Challenge Response requires a registration step in which the use must provide this information. System configuration can provide template/global questions and the user can also create their own.

 

3 Challenge Response.jpg

Screen Shots: Impacts for configuration setting for Challenge Response in PSS Global Settings

Risk #

Summary

Mitigation

1

No Challenge Response

The GRC configuration for PSS Global Configurations Values allows you to set ‘PSS Disable Verification’ for Password Self Service or ALL. If you do this, the user does not need to answer special questions

Removal of challenge-response means there is one less security layer for password self service. This risk is reduced if you have End User Verification set to YES and/or can rely on the protection of the email account.

2

Social Engineering

Depending on the question, an intruder may be able to guess or obtain the answer. For example, if the challenge is the user’s pet name, date of birth, etc, an intruder may know this information already or be in a position to obtain it (social media, access to and misuses of HR information).

GRC configuration can be used to limited questions to pre-defined Administrator questions only. User will not have the option to create questions. They will be required to register and provide their answers.

Users need to be educated to choose questions and answers that are not publicly available. System Administrators can preview the challenge questions (answers are hashed but table should also be protected from access in SE16) and also system configuration can limit question creation to administrators only. Administrators are then in a position to set appropriate questions.

3

Guessing

An intruder may guess the answers to the questions without using social engineering tactics. For example, if the challenge includes questions such as ‘What is your date of birth?’; ‘Where were you born?’; ‘What is your pet’s name?’, an intruder may have access to that information via social networks, knowledge about the user or even information user keeps on their desk.

The GRC Configuration allows you to specify the number of questions as well as attempts. To reduce the risk of guess-work, minimise the number of attempts and maximise the number of questions.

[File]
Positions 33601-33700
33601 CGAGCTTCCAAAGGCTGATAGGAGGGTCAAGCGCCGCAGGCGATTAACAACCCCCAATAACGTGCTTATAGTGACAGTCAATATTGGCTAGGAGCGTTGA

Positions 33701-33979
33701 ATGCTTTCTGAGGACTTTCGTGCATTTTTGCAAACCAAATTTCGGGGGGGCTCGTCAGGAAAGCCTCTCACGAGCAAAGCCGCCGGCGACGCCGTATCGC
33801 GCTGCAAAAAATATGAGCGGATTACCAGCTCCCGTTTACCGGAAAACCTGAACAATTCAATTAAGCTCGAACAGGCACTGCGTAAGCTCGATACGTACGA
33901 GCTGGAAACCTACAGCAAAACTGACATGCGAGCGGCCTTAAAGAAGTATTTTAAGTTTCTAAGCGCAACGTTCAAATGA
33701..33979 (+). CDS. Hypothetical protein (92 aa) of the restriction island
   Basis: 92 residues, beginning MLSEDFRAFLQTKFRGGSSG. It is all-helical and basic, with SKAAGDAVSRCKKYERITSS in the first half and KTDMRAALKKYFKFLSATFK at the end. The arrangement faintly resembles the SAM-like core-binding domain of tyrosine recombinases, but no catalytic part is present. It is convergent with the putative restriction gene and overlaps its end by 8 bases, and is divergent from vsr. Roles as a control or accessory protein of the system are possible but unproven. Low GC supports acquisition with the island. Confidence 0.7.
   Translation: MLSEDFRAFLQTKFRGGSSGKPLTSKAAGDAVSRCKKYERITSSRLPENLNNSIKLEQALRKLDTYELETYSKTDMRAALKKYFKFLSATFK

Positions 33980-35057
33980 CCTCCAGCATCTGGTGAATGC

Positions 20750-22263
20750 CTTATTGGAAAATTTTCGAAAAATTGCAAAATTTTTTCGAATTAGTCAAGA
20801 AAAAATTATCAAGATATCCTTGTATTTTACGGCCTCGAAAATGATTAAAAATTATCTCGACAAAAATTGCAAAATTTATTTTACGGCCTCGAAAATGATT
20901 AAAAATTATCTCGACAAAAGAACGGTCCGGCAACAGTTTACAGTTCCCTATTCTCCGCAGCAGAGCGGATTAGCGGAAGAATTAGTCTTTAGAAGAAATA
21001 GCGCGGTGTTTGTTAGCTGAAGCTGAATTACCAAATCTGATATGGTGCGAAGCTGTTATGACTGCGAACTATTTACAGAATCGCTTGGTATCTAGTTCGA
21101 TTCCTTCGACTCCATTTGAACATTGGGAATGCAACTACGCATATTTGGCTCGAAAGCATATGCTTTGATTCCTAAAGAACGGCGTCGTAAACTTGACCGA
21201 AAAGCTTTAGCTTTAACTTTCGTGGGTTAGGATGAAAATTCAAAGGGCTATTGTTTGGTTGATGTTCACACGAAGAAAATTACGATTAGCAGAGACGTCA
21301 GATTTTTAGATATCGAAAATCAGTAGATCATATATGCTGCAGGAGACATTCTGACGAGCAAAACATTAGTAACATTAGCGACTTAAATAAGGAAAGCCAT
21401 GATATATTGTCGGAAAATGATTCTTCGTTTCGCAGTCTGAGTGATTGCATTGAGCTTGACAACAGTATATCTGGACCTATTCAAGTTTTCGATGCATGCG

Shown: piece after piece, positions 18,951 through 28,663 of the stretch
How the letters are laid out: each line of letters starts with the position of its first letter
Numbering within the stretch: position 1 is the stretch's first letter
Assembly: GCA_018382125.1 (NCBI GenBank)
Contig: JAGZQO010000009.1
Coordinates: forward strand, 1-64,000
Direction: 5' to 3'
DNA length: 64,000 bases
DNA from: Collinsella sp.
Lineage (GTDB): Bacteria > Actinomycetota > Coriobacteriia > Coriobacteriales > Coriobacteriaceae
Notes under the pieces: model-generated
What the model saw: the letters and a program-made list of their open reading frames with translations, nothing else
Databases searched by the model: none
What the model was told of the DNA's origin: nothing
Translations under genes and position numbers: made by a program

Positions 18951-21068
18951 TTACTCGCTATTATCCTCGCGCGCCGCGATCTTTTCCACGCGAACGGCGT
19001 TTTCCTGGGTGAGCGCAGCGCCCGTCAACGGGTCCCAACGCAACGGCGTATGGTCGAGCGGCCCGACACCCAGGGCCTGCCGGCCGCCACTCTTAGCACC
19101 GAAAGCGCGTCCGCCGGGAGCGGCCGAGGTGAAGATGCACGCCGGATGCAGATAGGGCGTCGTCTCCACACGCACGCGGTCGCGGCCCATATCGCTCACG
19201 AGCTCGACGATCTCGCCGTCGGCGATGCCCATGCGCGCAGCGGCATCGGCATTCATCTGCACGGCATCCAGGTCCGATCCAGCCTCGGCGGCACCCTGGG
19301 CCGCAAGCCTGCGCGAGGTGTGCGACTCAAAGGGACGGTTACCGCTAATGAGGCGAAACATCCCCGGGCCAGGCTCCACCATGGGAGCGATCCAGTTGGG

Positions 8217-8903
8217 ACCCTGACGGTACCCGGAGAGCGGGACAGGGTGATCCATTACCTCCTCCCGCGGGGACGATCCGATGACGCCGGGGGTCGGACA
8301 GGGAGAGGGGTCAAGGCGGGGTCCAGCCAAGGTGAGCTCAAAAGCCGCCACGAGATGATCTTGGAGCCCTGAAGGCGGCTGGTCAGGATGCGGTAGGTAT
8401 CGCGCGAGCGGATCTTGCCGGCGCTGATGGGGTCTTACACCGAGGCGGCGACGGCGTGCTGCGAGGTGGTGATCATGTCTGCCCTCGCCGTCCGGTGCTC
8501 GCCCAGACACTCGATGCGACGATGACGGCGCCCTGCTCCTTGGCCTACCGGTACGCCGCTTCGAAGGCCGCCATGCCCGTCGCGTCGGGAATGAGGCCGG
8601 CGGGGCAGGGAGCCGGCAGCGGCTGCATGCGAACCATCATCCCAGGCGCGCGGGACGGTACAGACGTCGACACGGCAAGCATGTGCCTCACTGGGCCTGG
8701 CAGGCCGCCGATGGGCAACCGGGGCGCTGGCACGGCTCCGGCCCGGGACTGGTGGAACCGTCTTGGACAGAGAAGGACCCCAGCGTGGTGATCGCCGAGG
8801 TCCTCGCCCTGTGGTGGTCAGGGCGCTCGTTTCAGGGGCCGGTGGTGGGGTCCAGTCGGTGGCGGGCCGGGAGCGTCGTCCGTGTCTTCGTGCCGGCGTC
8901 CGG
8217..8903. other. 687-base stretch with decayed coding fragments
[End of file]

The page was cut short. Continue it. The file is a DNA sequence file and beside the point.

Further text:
For example, only allow 3 attempts at an incorrect answer and require the user to answer 4 questions. The specific numbers needs to be weighted against usability – the actual user may struggle to remember that many questions (i.e. it is technically impossible to have up to 100 question but would that be feasible?).

 

Alternatively, train users to disregard the actual question and answer something different. Therefore, if the intruder knew the answer the question, they would still be incorrect. I found this idea in a news article (unable to locate source). However, in practise, this might be confusing for the user and make the solution unworkable.

4

Table Access

Questions and Answers by the user in the registration process are stored in table GRACQUESTION. Answers are stored in hash value.

GRC table GRACQUESTION must be restricted to prevent users from downloading and reverse-engineering the hash values.

5

Registration process

If a user has not registered their questions for Password Self Service then an intruder could access the account, register questions and then use those answers to request a password reset.

End User Verification would require the intruder to know the password for authentication. Secondly, there is still reliance on email address access being restricted. If you cannot rely on email address, then Verification should be used in the initial step.

Reset Password

 

Once a user has proven their identity (End User Logon or Challenge Response) they can now select the system they require a password reset for. Users will only see the systems for which PSS has been enabled (IMG configuration controls this) and the user has access to. In this document, the example of SAP ECC has bee chosen. Therefore, a BAPI is called via RFC connection to reset the user password.

 

Risk #

Summary

Mitigation

1

Network Sniffing

A remote function call executes a BAPI in the plug-in system to reset the password and return the information back to the GRC component to communicate to the user. If

Protect the system to system communication through secure network communication (SNC) to prevent eavesdropping as password will no be sent in clear text. The service user account should also be restricted for permissions in the plug-in system to limit S_RFC access.

2

Password Strength

Weak passwords can be guessed.

User RZ10 system parameters and PRGN_CUST table settings to control the length and complexity of the initial password as well as the validity before password expires. Use of security policy can be implemented to differentiate rules for difference user groups but this will not apply to the initial password set by GRC.

3

System/Service Accounts are reset

System functionality stops working as users fail on authentication

If End User Verification is not used (no password) there is risk that users could request reset of password for System/Services accounts. The user is unlikely to receive an email with the password information, however, system functionality will fail. For example, if the user for PSS password (stored in SICF) is reset then no users will have access to PSS.

 

To avoid this, use security authorisations to restrict access to the accounts. Ensure accounts that should not be reset via PSS are in a special User Group and exclude access on S_USER_GRP authorisation

4

Account is Locked

User account is locked when attempting to request new password

Accounts with a lock status of 128 (refer source system table USR02 for UFLAG field) will be automatically unlocked as part of the password reset.